Help for Bitcoin/Crypto Brainlets?
#1
I'm going to be starting taking Bitcoin donations and so I wanted to start a Bitcoin wallet. Now I'm not close to being any savant when it comes to crypto, but I've been looking into what I need to know and sort of finally have a handle on how the whole thing works.

That said, what site or service should I use for setting up a Bitcoin wallet? Are there any run by trusted non-shill people, preferrably with free software? If that shouldn't be a concern, feel free to say so as well. Again, I'm a noob about this stuff.

Feel free to post your own questions about Bitcoin here for the more knowledgable to answer.
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#2
(06-12-2018, 07:02 PM)Luke Wrote: I'm going to be starting taking Bitcoin donations and so I wanted to start a Bitcoin wallet. Now I'm not close to being any savant when it comes to crypto, but I've been looking into what I need to know and sort of finally have a handle on how the whole thing works.

That said, what site or service should I use for setting up a Bitcoin wallet? Are there any run by trusted non-shill people, preferrably with free software? If that shouldn't be a concern, feel free to say so as well. Again, I'm a noob about this stuff.

Feel free to post your own questions about Bitcoin here for the more knowledgable to answer.
Well there are three different ways to create a cryptocurrency wallet, if my memory serves me correctly. The first way is to signup for an online crypto site/service; this handles all the software setup behind the scenes and gives you a convenient Fisher Price UI in your browser to do stuff. The second way, and original way, is to create your wallet on your local machine using one of the various cryptocurrency software. The third way is to buy a, "hardware wallet" which is just a piece of hardware preconfigured for easy and secure cryptocurrency storage.
If I were to get into crypto, I wouldn't use an online wallet as my trust for them has been soured ever since the Mt. Gox fiasco.
There are probably some wikis out there, similar to the Arch wiki, that probably discuss all these things at great length.
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#3
[Image: hYptjBR.jpg]

Brainlet here. Is ChainLink actually gud or is it nothing but a meme?
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#4
I generated myself an online Bitcoin Address.

Or use Bitcoin Core on your phone.
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#5
As far as I understand, website "wallets" just tell the site owner that they owe the user account a certain amount of crypto. They do this so that transactions are instantaneous and don't have miner fees (Which in the case of Bitcoin can be $30+).

A genuine cryptocurrency "wallet" is a small file that allows you to access your money from inside the public blockchain. Wallets can be accessed through a wallet application. There are two types of wallet applications: a full node, which has you downloading the whole blockchain (BTC and ETH are 100s of GB large), and a partial node, which accesses the blockchain from somewhere else online.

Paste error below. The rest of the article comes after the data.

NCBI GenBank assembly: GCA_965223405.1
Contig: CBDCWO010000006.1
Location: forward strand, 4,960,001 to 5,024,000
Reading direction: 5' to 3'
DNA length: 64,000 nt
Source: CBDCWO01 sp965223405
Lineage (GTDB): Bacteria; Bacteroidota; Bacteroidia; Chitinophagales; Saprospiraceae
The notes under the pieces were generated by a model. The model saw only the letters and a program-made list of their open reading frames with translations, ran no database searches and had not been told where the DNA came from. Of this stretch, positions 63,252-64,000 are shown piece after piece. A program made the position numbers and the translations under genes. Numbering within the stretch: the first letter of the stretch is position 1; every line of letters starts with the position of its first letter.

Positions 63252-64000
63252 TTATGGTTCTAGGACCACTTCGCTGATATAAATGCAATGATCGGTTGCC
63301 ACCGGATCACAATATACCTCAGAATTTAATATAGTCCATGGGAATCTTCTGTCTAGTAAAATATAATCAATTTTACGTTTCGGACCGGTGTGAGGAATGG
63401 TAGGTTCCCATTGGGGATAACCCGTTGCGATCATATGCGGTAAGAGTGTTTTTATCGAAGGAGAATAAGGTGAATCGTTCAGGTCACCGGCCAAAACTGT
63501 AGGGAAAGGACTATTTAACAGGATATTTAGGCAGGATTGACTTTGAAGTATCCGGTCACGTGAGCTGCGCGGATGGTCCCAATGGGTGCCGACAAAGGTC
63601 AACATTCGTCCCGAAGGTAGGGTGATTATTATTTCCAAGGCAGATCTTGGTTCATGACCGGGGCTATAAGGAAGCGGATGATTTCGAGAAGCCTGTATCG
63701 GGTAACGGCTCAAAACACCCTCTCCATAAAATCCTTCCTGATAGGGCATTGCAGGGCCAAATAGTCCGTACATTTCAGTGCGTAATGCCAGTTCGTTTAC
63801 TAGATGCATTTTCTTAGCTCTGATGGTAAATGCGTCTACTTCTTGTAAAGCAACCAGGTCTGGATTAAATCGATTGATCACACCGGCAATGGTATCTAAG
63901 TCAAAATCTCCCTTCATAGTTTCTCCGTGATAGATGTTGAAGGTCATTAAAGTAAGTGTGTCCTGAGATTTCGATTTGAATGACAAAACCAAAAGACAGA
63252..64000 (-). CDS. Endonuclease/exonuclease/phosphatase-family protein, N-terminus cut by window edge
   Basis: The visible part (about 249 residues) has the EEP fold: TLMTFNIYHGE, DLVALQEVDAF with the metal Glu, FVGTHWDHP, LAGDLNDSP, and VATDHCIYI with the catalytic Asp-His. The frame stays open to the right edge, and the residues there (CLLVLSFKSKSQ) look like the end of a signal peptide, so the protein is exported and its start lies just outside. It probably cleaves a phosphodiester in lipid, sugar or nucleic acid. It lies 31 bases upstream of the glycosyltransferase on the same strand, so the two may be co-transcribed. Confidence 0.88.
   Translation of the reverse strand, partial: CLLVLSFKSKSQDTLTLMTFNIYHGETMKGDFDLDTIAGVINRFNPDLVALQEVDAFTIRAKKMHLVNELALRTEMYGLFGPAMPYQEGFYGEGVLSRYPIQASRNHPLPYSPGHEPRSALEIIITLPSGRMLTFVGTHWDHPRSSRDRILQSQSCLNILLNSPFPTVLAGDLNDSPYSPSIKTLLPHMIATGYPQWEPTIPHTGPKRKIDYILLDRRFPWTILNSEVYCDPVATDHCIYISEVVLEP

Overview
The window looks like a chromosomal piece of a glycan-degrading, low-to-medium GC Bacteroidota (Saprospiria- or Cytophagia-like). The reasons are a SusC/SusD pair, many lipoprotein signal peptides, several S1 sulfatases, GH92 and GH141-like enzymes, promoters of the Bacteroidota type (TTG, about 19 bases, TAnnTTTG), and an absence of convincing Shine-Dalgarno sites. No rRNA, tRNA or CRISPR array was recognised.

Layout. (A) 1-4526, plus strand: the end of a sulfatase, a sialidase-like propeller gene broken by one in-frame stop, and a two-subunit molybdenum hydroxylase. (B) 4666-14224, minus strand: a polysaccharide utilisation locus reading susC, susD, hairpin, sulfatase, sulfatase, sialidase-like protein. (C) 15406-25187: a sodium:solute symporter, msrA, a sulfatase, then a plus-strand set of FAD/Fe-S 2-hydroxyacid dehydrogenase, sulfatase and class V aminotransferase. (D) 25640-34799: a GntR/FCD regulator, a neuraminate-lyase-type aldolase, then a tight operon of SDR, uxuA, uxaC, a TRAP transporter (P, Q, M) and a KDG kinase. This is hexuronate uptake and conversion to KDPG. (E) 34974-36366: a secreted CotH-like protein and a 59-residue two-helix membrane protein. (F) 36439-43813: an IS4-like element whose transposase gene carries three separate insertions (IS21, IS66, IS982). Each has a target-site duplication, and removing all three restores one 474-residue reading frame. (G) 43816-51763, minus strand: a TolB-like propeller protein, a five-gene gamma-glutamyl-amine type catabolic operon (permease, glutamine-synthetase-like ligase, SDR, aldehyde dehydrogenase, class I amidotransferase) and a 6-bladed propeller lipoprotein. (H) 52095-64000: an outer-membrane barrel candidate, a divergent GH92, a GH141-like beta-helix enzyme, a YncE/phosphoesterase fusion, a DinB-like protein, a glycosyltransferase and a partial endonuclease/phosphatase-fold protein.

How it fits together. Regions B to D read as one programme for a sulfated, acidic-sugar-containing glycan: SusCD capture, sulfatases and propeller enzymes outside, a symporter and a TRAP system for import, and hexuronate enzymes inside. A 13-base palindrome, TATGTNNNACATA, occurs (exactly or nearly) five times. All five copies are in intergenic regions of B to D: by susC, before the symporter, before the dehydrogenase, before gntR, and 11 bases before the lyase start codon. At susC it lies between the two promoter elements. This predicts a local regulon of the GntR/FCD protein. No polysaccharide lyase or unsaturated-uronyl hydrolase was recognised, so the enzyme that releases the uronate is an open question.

I've only used altcoin full node wallets, so I'm not sure which partial node wallets are recommended for BTC/ETH.
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#6
Coinbase is the biggest one all the boomers used to buy BTC but loads of people have had trouble with it from what I've heard (taking months to get your account verified during which time you can't make a withdrawal). They have also deplatformed people without notice for example Andrew Anglin - I doubt you will have that problem but still something to keep in mind.

The most /g/ tier option would be to run a full node on your thinkpad, maybe even use a hardware wallet, but realistically you should probably be fine with something like Electrum (free software) since downloading and verifying the whole blockchain is a massive PITA. For cashing out you can use LocalBitcoins when the time comes so you don't have to cuck yourself with registering at an exchange. I have heard good things about both Electrum and LocalBitcoins but, as with anything cryptocurrency related, use at your own risk - if Linux is the wild west cryptocurrencies are Somalia or something.
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#7
Get electrum. Free as in freedom wallet that just werks. Don't fall for these online services, there's literally no point in them other than another security risk.

Edit: Forgot to mention that you can also use it in the CLI, which is probably something that you like.
Desktop: Arch Linux XFCE
Laptop: Shitty Acer that currently isn't in use, will probably get a thinkpad
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#8
This might help you pick one: https://bitcoin.org/en/choose-your-wallet
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